Detroit—The car business is going through unprecedented change. That isn’t hyperbole—that is how industry insiders view the current environment.
The new technology on display this week at the North American International Auto Show in Detroit promises to remake the auto industry by preventing accidents, reducing urban congestion, and eliminating tail pipe pollution.
“I’ve been in the business since the 1980s,” Dan Grieshaber,
(GM) director of global manufacturing engineering integration, told Barron’s. “There has never been a more interesting time.”
While some of this new technology isn’t going to be available to the masses for quite some time, there are still ways for investors to get involved. Barron’s took a look at some of the prominent trends in Detroit, and how investors can rev up their exposure to auto industry technology.
Safety Advances Worth Investing In
Pre-collision assistance with automatic emergency braking is one technology that helps prevent catastrophic accidents (even if drivers won’t get off their phones). That feature is available on the 2020
Explorer unveiled at this year’s auto show. The new Explorer also comes equipped with blind spot alerts, lane keeping assistance, evasive steering assistance, and parking assistance.
“There should never be a head-on or rear-end collision anymore,” Joseph Vitale, Deloitte’s global automotive practice leader, told Barron’s at the auto show.
These advanced safety features make up the foundation of autonomous driving, but fully autonomous vehicles are still a ways off in the future.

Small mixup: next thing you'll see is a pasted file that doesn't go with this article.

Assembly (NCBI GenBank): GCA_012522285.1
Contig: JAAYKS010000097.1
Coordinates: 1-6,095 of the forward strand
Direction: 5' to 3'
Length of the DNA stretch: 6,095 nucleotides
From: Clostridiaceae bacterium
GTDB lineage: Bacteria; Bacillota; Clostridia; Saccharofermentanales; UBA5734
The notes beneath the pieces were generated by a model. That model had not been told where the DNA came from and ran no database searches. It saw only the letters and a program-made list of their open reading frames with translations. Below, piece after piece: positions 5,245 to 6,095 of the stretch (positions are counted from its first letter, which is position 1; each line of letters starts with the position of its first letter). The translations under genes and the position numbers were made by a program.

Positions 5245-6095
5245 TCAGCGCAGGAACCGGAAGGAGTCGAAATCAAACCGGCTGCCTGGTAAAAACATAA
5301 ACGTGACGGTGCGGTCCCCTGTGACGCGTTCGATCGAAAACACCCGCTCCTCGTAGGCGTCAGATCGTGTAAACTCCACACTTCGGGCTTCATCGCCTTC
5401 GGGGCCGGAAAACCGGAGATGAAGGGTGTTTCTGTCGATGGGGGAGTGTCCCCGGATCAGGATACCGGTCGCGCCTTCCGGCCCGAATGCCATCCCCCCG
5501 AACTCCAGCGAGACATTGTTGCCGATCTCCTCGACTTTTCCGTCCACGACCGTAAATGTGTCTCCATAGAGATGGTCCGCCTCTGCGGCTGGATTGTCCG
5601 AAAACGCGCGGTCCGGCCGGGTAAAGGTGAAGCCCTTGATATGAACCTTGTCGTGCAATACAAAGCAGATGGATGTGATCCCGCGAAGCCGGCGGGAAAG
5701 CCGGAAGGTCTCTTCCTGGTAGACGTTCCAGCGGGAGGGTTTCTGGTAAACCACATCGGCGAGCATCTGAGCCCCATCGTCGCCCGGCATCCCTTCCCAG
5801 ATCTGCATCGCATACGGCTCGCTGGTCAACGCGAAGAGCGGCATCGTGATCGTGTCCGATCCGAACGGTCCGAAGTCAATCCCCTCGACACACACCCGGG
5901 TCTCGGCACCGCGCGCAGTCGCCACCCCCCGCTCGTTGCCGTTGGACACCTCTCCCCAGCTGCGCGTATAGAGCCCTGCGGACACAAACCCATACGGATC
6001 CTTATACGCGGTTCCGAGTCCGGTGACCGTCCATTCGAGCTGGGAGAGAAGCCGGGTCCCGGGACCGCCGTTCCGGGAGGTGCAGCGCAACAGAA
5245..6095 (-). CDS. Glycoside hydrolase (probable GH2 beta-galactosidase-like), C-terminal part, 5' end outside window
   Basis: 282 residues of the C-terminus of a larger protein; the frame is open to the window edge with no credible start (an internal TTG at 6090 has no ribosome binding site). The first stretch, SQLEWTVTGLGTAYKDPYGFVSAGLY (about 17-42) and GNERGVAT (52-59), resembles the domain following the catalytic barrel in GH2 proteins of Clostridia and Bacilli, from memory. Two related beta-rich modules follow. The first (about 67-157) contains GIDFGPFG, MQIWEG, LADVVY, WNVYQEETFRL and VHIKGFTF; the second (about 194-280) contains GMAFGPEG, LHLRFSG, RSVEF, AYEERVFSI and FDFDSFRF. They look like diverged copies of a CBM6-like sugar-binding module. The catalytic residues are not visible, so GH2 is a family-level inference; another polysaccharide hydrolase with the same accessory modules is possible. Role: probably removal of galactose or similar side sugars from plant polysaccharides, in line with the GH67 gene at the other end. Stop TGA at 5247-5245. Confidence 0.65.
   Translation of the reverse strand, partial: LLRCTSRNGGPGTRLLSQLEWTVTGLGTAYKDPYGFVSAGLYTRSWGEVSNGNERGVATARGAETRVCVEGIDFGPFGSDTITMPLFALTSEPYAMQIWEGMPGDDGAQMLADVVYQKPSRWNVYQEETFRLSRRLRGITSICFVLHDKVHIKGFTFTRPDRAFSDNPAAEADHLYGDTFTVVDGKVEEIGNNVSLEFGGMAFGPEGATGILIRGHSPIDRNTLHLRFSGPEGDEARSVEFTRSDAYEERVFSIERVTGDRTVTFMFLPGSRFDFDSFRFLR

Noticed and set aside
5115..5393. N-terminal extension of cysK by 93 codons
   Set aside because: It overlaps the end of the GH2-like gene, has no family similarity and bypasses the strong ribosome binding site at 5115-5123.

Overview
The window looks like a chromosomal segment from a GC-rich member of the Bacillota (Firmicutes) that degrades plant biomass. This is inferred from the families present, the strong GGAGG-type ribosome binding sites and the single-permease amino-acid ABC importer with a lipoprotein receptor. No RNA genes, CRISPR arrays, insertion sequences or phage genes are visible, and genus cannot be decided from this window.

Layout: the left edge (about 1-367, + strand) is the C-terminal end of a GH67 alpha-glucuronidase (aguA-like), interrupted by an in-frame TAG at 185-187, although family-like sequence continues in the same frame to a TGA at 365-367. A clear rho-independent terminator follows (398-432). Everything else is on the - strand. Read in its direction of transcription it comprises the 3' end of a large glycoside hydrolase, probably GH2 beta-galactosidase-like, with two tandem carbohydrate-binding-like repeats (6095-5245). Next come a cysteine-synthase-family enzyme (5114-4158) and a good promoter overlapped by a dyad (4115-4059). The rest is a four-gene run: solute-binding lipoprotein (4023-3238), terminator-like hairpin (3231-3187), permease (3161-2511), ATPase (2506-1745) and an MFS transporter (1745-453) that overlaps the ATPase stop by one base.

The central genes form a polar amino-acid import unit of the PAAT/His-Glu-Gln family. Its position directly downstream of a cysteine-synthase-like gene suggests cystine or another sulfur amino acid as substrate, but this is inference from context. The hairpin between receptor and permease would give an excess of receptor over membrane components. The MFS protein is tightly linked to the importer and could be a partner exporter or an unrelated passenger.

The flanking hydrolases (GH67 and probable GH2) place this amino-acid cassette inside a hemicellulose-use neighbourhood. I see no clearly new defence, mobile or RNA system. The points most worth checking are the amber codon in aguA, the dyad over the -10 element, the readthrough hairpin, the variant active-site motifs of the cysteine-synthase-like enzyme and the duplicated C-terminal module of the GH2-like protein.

Currently, the National Highway Traffic Safety Administration defines five levels of autonomous driving. Level 4 and 5 automation are when the car can literally do it all, even if the driver never intervenes.
The technology exists for Level 3 automation (which requires a driver), but there are no level 3 vehicles yet in production. Samantha Simmerson of engineering firm FEV told Barron’s that “level 3.5 vehicles are out there for demonstration in controlled environments.”
Investors shouldn’t wait for higher levels of autonomous driving to invest in the trend though. Auto suppliers
(ALV) all have growing advanced safety franchises.
And it is a good time to start looking at those stocks. They trade for less than 13 times 2019 estimated earnings and are down more than 26% from their 52-week high, on average. Falling Chinese light vehicle sales and peaking U.S. markets have weighed on investor sentiment and made most auto supplier stocks unpopular.
Two other companies on the radar are Japanese supplier
(6902. Japan), which demonstrated some of its new safety technology in Detroit, including heads-up displays. That technology that can put vehicle speed as well as traffic warnings directly in the driver’s field of vision.
(VC) is another U.S.-based supplier with heads-up displays and other products that trades for less than 12 times 2019 estimated earnings, but may require caution. Chinese exposure makes up 21% of sales and Ford exposure is 28% of sales. Ford’s commitment to material costs savings could have a large impact on the company.